Rahul Kadri, the Partner and Principal Architect at IMK Architects, was exposed to architecture at a very young age since his father is an architect. At first, he never wanted to follow the expected career route but while in boarding school at Sherwood College in Nainital, he spent most of his time walking around the forest, which sparked a love affair with nature. It was this connection to nature that infused within him a deep passion to create buildings and spaces that were in harmony with their natural context. This is the design vision he brings on board his practice at IMK Architects, as he tells Sunday Guardian in a candid chat. Excerpts from an edited interview:
Q. What has your design journey been like so far?
A. When I was around fifteen years old, I remember my father taking my siblings and me for a drive around the city of Mumbai. He wanted to show us some of his buildings. That was when I realised the importance of building structures that can impart a message and leave a legacy.
I went on to study architecture at the Academy of Architecture in Mumbai, and then moved to the University of Michigan, USA, for a Master’s in Urban and Regional Planning. Here I was influenced by the work and writings of British-American architect and design theorist Christopher Alexander and American architect Charles Moore. Reading ‘The Pattern Language’ and ‘The Timeless Way of Building’ were the biggest watershed moments in my life. The books spoke about human behaviour and geometry, how design affects what we do, and how patterns are linked to behaviour.
I was so fascinated by Christopher Alexander’s writing that after graduation from the University of Michigan, I landed up at his door and expressed a desire to work with him. He told me that I was lucky as he needed someone to join him the next day. I worked with him for around six months, and I learnt so much from him.
Q. Please tell us about your interesting Malabar Hill project.
A. The Malabar Forest neighbourhood, woven beautifully into Mumbai’s fabric, remains unobserved and hidden in plain sight. Today, the forest is in a completely neglected state with cracked stairwells, broken guardrails, overgrown weeds and is even used as a latrine by passers-by. Slums have encroached along the bottom of the hill and the area has become a dumping ground for garbage and other waste, which was why it was shut down by the BMC 15 years ago. The forest and its ecological system are under serious threat.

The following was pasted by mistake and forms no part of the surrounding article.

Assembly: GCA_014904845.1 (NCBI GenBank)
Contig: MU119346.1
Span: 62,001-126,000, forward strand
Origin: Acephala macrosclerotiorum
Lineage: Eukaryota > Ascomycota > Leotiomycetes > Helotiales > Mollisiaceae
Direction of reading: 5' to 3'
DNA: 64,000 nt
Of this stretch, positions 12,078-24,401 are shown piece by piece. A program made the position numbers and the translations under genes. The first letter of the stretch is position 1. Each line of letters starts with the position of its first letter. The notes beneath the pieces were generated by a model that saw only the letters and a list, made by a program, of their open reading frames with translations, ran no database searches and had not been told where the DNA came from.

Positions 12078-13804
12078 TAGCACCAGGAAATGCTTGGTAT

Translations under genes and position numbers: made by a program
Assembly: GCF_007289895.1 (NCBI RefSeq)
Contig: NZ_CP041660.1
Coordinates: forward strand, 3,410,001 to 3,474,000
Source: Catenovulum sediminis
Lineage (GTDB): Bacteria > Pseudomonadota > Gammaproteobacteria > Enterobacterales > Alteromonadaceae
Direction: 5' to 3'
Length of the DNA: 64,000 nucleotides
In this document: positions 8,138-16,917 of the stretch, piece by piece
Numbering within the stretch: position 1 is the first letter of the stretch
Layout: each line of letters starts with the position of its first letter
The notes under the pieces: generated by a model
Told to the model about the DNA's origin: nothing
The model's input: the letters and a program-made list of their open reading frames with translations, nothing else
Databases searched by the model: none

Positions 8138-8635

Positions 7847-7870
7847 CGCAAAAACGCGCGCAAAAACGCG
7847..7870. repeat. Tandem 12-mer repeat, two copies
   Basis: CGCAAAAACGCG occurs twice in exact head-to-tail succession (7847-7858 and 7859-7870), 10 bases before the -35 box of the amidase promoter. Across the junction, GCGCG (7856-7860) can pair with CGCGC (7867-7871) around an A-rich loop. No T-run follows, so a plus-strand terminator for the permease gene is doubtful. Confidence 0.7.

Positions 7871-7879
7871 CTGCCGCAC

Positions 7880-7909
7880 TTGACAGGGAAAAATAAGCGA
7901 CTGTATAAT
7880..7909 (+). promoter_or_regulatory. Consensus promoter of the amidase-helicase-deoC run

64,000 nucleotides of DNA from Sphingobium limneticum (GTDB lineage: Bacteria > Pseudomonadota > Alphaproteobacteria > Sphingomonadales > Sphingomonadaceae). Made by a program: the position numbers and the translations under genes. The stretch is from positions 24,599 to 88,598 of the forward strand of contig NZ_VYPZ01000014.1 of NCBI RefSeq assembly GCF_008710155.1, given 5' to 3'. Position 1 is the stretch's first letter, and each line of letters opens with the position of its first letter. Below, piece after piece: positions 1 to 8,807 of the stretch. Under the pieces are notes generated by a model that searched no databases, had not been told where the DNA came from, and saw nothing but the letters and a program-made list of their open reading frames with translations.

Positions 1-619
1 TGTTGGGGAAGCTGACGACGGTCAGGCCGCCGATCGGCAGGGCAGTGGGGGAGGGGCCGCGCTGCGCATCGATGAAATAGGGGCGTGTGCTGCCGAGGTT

I have been walking in this stretch of land since I was a child. In 2020, around the time of the first lockdown, I reacquainted myself with the area, and that is what led to the idea of creating a trail through the forested portion of the area.
The Malabar Hill Forest Trail creates an elevated, winding, wooden walkway for people to experience the 12-acre Malabar Hill Forest, one of the last remaining natural ecosystems in Mumbai, India. The project presents a novel way to catalyse the preservation and restoration of neglected urban forests that are increasingly prone to the effects of unchecked development.
The project is a collective initiative of the Malabar Hill Citizens’ Forum, the Nepean Sea Road Citizens’ Forum (NRCF) and IMK Architects and is supported by the JSW Foundation. It will be funded by the Brihanmumbai Municipal Corporation (BMC).
The project is slated for completion by the end of the year and has been extremely well-received by citizens living in the area, as well as civic and municipal leaders across the city.